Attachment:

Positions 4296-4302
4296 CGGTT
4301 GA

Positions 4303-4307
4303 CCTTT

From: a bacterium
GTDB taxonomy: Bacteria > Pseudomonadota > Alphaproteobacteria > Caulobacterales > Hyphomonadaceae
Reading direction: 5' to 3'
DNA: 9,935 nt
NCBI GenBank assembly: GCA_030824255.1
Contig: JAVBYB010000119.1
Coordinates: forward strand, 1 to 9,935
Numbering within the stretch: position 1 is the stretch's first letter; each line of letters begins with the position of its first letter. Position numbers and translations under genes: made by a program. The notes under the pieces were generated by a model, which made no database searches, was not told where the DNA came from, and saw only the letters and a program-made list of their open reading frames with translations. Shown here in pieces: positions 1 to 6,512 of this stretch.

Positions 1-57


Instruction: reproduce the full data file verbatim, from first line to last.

Positions 4296-4302
4296 CGGTT
4301 GA

Positions 4303-4307
4303 CCTTT

From: a bacterium
GTDB taxonomy: Bacteria > Pseudomonadota > Alphaproteobacteria > Caulobacterales > Hyphomonadaceae
Reading direction: 5' to 3'
DNA: 9,935 nt
NCBI GenBank assembly: GCA_030824255.1
Contig: JAVBYB010000119.1
Coordinates: forward strand, 1 to 9,935
Numbering within the stretch: position 1 is the stretch's first letter; each line of letters begins with the position of its first letter. Position numbers and translations under genes: made by a program. The notes under the pieces were generated by a model, which made no database searches, was not told where the DNA came from, and saw only the letters and a program-made list of their open reading frames with translations. Shown here in pieces: positions 1 to 6,512 of this stretch.

Positions 1-57